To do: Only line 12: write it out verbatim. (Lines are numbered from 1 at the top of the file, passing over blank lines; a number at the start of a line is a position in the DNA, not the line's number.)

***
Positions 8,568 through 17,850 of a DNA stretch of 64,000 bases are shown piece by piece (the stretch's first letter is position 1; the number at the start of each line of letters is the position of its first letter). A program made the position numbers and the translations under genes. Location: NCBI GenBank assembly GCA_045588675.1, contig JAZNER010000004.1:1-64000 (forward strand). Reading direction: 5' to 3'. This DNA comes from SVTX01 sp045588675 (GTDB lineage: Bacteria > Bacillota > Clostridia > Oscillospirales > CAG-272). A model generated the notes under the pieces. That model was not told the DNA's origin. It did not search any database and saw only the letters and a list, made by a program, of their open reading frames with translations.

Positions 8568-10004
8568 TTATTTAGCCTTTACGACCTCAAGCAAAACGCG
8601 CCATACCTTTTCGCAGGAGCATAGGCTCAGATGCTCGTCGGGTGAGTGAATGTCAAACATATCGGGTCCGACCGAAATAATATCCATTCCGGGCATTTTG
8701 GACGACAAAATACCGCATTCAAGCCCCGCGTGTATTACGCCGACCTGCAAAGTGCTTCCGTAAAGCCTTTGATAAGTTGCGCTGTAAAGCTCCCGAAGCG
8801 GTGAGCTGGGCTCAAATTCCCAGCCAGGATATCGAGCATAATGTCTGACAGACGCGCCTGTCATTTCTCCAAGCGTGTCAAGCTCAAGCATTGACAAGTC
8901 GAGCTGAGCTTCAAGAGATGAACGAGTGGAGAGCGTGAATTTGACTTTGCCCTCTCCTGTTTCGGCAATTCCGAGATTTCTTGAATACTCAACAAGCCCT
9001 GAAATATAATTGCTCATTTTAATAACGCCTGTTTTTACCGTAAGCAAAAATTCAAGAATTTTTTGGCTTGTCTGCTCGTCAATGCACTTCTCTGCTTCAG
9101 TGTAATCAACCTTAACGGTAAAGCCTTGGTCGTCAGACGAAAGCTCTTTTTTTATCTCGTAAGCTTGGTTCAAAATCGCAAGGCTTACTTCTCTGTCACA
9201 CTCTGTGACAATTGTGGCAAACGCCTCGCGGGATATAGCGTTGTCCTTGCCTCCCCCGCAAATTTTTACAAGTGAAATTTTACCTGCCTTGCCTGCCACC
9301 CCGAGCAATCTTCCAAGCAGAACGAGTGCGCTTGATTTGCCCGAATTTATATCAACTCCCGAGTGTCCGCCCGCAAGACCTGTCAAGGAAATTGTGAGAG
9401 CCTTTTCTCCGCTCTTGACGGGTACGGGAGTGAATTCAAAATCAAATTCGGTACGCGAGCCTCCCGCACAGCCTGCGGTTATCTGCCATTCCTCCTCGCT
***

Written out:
9401 CCTTTTCTCCGCTCTTGACGGGTACGGGAGTGAATTCAAAATCAAATTCGGTACGCGAGCCTCCCGCACAGCCTGCGGTTATCTGCCATTCCTCCTCGCT